Traditional Celebration Chinese New Year
Of all the traditional Chinese festivals, the New Year is the most elaborate, colorful, and important. This is a time for Chinese to congratulate each other and themselves on having passed through another year, a time to finish out the old, and to welcome in the New Year. Common expressions heard at this time are: GUONIAN to have made it through the old year, and BAINIAN to congratulate the New Year.
Turning Over a New Leaf
The Chinese New year is celebrated on the first day of the First Moon of the lunar calendar. The corresponding date in the solar calendar varies from as early as January 21st to as late as February 19th. Chinese New Year, as the Western New Year, signified turning over a new leaf. Socially, it was a time for family reunions, and for visiting friends and relatives. This holiday, more than any other Chinese holiday, stressed the importance of family acquaintance. The Chinese New Year's Eve dinner gathering was among the most important family occasions of the year.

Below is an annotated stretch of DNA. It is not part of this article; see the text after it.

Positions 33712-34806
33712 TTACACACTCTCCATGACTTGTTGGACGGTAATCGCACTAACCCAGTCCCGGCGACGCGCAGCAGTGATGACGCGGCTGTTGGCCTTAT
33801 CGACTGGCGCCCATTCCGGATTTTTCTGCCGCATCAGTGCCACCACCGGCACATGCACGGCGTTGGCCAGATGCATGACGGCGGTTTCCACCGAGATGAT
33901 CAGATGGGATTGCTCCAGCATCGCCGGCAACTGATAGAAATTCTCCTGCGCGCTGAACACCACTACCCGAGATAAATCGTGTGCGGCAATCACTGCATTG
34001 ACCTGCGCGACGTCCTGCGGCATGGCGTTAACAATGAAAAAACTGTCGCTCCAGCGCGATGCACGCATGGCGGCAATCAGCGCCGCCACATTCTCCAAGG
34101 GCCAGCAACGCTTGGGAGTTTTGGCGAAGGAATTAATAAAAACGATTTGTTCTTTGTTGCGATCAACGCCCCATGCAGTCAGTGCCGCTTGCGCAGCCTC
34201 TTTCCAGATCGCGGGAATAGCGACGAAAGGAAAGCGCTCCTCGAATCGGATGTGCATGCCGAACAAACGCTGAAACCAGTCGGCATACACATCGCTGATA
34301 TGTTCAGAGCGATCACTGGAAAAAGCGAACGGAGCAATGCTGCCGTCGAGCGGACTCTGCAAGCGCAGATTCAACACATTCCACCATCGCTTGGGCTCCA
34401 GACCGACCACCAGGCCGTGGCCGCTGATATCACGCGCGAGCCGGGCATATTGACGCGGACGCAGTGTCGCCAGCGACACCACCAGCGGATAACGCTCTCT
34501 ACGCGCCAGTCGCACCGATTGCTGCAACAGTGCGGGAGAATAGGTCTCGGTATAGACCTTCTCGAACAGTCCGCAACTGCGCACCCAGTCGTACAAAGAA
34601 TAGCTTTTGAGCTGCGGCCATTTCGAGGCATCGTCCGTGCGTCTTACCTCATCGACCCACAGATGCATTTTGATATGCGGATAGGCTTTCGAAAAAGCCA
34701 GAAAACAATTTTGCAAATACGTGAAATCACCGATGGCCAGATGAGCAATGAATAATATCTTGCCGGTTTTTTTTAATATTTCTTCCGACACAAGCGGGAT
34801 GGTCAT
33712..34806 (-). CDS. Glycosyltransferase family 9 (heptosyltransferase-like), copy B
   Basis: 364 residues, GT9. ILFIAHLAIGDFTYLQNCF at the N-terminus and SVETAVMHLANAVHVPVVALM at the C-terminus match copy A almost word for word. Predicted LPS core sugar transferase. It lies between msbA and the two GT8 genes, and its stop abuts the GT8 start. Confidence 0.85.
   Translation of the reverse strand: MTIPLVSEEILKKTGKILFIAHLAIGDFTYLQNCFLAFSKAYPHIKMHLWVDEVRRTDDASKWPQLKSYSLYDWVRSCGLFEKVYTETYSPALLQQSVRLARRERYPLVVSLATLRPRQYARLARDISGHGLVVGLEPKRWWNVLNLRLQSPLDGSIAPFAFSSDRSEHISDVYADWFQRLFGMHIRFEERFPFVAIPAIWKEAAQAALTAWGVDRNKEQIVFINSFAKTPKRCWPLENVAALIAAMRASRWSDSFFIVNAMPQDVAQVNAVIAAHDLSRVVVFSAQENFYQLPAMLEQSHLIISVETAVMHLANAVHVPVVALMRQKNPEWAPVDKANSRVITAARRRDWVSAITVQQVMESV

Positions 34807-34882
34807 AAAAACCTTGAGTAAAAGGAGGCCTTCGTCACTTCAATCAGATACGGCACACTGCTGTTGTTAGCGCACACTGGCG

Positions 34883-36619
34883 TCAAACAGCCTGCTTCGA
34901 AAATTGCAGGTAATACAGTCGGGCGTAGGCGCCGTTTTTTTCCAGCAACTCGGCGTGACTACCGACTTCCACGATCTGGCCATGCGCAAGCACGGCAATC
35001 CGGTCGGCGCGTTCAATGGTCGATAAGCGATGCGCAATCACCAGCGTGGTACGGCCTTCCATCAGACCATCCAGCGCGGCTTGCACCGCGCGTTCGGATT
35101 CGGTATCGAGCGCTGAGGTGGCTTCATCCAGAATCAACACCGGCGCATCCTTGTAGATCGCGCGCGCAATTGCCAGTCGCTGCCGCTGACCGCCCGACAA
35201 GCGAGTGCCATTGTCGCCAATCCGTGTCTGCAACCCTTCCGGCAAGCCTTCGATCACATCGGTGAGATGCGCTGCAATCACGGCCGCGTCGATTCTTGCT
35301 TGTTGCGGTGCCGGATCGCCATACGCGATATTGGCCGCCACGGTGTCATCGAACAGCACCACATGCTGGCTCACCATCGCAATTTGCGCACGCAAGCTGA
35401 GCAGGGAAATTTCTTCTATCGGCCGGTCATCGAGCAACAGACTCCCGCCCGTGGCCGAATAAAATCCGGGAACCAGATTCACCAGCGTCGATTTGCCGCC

Sweeping of the Grounds
Preparations for the Chinese New Year in old China started well in advance of the New Year's Day. The 20th of the 12th month is set aside for the annual house cleaning, the "sweeping of the grounds". Every corner of the house must be swept and cleaned in preparation for the New Year. Spring Couplets, written in black ink on large vertical scrolls of red paper, were put on the walls or on the sides of the gate-ways. These couplets, short poems written in Classical Chinese, were expressions of good wishes for the family in the coming year. In addition, symbolic flowers and fruits were used to decorate the house, and colorful New Year pictures (NIAN HUA) were placed on the walls.
After the house is cleaned it was time to bid farewell to the Kitchen God, or Zaowang. In traditional China, the Kitchen God was regarded as the guardian of the family hearth. He was identified as the...